That’s a welcome switch from the super-self-conscious, highly educated, insular art of the recent past. The best artists in “Younger” turn their gaze from their own belly buttons to gaze at other people’s belly buttons. They simultaneously occupy conflicting positions, are more sincere than ironic but ironic nevertheless, and see the world, not just art, as a living specimen. Better yet, they do this by violating the idiotic academic proscriptions against visual pleasure. (The theory folks disdain pleasure in art, all the while embracing it in their lives.) Their work has what theorist Gayatri Spivak called “radical vulnerability” and is an attempt to explore the substrata of knowledge and experience.

A number of artists delight, but several blew me away. Cyprien Gaillard’s riveting 30-minute video, Desniansky Raion, with its pulsing soundtrack by the amazing French musician Koudlam, gives us beautifully choreographed footage of two huge gangs of Russian “underground fight clubs” squaring off and charging, then beating the crap out of one another, in a St. Petersburg housing complex. Next, in a public-housing project on the outskirts of Paris, we see a fireworks display over a building that is then blown up. Finally, we see footage of an ugly, snow-covered Kiev apartment block shot illegally from a miniature airplane. It’s an amazing video, a harrowing record of ancient rituals’ being revived in new ways in unexpected places, and a picture of our new cities of ruin.

Ryan Trecartin’s scintillating two-room installation involves a jet-plane interior, hanging suitcases, and videos of crazy kids of indistinct gender talking about tourism, time shares, and the credit crunch. Seeing it is like being patched into all of the computers in the world at once. Trecartin’s ecstatic poetics of overload, color, and density promise to influence a generation of artists (for evidence of this, see the haunting installation of the very promising Dineo Seshee Bopape).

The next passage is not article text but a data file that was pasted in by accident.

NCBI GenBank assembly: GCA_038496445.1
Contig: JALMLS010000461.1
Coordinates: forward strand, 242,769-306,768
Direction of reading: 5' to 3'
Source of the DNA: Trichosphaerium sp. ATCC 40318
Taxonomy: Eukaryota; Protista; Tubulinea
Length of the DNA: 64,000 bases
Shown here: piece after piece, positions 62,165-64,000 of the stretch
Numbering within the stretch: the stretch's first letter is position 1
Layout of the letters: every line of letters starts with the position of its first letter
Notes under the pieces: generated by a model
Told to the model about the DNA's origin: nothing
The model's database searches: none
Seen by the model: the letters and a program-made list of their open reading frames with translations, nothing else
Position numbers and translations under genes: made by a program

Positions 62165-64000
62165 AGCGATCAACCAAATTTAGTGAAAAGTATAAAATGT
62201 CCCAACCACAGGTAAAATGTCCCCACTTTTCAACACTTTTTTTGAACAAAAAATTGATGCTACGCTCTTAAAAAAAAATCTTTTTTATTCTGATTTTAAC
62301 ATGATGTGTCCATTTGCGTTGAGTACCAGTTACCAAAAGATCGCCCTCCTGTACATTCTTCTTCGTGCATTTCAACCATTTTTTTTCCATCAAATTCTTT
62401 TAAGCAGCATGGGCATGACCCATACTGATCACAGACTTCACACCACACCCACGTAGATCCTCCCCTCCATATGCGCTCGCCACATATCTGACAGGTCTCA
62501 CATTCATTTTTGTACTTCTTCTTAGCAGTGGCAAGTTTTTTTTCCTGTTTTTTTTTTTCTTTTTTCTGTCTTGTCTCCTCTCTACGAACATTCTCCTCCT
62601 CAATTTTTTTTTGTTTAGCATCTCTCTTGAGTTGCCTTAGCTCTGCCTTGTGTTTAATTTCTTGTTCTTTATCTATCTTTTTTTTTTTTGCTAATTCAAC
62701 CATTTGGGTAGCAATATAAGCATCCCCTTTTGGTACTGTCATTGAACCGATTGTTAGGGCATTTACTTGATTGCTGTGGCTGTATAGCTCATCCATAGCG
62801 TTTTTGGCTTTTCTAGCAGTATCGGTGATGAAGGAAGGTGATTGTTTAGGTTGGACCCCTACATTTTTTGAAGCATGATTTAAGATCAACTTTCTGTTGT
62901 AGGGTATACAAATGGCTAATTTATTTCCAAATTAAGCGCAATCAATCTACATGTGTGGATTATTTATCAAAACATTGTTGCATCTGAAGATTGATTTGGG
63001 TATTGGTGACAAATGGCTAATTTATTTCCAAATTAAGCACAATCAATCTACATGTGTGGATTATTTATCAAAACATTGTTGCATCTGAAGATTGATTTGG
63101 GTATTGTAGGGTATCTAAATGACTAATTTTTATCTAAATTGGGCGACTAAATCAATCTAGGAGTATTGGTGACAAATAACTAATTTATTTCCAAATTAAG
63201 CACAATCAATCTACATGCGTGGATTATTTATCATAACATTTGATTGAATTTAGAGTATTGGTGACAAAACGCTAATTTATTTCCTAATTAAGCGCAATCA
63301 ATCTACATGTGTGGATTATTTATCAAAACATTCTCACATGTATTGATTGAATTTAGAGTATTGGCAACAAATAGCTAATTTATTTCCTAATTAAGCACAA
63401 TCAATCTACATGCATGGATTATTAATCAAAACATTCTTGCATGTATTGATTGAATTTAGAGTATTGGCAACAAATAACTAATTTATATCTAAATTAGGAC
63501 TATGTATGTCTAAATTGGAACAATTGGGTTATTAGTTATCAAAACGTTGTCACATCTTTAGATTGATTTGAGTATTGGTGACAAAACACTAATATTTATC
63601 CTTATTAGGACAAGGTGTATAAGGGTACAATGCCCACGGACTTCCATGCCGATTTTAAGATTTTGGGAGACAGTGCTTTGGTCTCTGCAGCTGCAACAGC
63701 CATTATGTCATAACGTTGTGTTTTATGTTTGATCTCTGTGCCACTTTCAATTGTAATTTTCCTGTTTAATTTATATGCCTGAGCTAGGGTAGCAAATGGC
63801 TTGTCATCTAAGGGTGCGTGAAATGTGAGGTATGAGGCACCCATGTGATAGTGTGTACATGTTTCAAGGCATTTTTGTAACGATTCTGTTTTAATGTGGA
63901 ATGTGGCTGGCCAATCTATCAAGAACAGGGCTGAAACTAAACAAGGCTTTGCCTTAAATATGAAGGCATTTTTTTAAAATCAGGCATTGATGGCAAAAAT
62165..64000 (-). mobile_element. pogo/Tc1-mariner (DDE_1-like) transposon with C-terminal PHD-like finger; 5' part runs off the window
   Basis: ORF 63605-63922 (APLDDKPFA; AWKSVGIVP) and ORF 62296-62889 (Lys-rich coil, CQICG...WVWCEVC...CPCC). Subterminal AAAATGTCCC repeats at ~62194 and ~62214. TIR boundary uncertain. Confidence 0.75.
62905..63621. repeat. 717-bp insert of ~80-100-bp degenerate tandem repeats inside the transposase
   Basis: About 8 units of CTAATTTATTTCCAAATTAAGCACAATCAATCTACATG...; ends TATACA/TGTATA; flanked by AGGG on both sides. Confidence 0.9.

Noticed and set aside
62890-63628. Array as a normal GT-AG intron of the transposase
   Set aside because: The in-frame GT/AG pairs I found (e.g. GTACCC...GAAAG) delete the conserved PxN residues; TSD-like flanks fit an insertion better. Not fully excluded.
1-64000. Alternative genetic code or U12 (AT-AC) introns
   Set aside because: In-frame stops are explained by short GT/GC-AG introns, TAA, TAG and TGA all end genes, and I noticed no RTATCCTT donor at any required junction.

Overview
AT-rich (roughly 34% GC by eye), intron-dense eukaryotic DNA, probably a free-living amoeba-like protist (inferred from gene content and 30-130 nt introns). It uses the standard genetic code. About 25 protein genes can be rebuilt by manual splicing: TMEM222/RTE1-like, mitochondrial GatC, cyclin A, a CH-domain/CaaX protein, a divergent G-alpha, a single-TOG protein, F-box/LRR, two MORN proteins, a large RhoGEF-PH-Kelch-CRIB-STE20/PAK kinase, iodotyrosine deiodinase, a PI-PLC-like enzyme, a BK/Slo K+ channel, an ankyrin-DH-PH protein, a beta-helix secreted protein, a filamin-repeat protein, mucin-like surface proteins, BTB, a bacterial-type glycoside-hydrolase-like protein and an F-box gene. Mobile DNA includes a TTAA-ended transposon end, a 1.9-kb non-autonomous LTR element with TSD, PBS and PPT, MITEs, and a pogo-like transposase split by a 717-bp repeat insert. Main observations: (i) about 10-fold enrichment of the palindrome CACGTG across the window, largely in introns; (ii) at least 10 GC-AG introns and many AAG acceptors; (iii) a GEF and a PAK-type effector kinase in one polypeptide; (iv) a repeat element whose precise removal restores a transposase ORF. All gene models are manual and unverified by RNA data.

Chu Yun hired women to come to the museum and sleep in the middle of the gallery all day. The sight of a sleeping girl is less like Manet’s confrontational sexuality than the soft perversion of artists like Bouguereau and Cabanel. (You decide if it’s sexist.) Jakub Julian Ziolkowski’s paintings aren’t about academic ideas of formalism, happy doodling, or mannered figuration; they’re visionary Bosch-meets-Ensor.

Finally, in The 24 Hour Roman Reconstruction Project, the Los Angeles artist Liz Glynn employed a gaggle of volunteers to build, over 24 hours, an enormous cardboard replica of the Eternal City. The first night, I watched kids fashion the altars and temples of Rome’s archaic period; by the next morning, when I returned, they’d been destroyed (“by fires,” said the artist), and I spied the beginnings of Classical Rome. Just before the opening, the whole city was again wrecked and left in ruins, as the Dark Ages began. Glynn is saying she’s not going to listen to the bromides that assert that change takes time. Artists like her are saying they’re ready to build Rome here and now. That’s exciting.

“Younger Than Jesus” indicates that the alchemical essence known as the sublime, the primal buzz of it all, is no longer in God or nature or abstraction. These young artists show us that the sublime has moved into us, that we are the sublime; life, not art, has become so real that it’s almost unreal. Art is being reanimated by a sense of necessity, free of ideology or the compulsion to illustrate theory. Art is breaking free. Even the New Museum itself, founded in 1977, is “younger than Jesus.” Since it reopened in December 2007, it’s become, despite its clinical spaces and a couple of misfires, the most consistently challenging, polemical art institution in the city. It, like the art in this show and everywhere, is being reborn.